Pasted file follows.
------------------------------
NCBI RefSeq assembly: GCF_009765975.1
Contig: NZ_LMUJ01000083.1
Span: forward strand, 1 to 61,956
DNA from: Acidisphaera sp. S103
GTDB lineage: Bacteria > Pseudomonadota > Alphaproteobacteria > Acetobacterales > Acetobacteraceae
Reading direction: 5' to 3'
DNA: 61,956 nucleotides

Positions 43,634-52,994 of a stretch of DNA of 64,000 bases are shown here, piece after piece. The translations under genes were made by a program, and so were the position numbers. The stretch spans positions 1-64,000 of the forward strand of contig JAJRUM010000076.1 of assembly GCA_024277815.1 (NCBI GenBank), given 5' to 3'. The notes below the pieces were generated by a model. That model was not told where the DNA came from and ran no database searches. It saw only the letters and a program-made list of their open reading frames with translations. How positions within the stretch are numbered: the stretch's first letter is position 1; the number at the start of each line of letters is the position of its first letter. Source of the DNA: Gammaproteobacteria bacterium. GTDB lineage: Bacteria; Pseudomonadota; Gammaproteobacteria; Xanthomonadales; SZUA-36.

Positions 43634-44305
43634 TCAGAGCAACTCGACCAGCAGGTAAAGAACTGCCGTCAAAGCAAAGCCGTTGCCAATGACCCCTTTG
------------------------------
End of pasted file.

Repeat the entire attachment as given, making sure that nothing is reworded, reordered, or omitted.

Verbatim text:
NCBI RefSeq assembly: GCF_009765975.1
Contig: NZ_LMUJ01000083.1
Span: forward strand, 1 to 61,956
DNA from: Acidisphaera sp. S103
GTDB lineage: Bacteria > Pseudomonadota > Alphaproteobacteria > Acetobacterales > Acetobacteraceae
Reading direction: 5' to 3'
DNA: 61,956 nucleotides

Positions 43,634-52,994 of a stretch of DNA of 64,000 bases are shown here, piece after piece. The translations under genes were made by a program, and so were the position numbers. The stretch spans positions 1-64,000 of the forward strand of contig JAJRUM010000076.1 of assembly GCA_024277815.1 (NCBI GenBank), given 5' to 3'. The notes below the pieces were generated by a model. That model was not told where the DNA came from and ran no database searches. It saw only the letters and a program-made list of their open reading frames with translations. How positions within the stretch are numbered: the stretch's first letter is position 1; the number at the start of each line of letters is the position of its first letter. Source of the DNA: Gammaproteobacteria bacterium. GTDB lineage: Bacteria; Pseudomonadota; Gammaproteobacteria; Xanthomonadales; SZUA-36.

Positions 43634-44305
43634 TCAGAGCAACTCGACCAGCAGGTAAAGAACTGCCGTCAAAGCAAAGCCGTTGCCAATGACCCCTTTG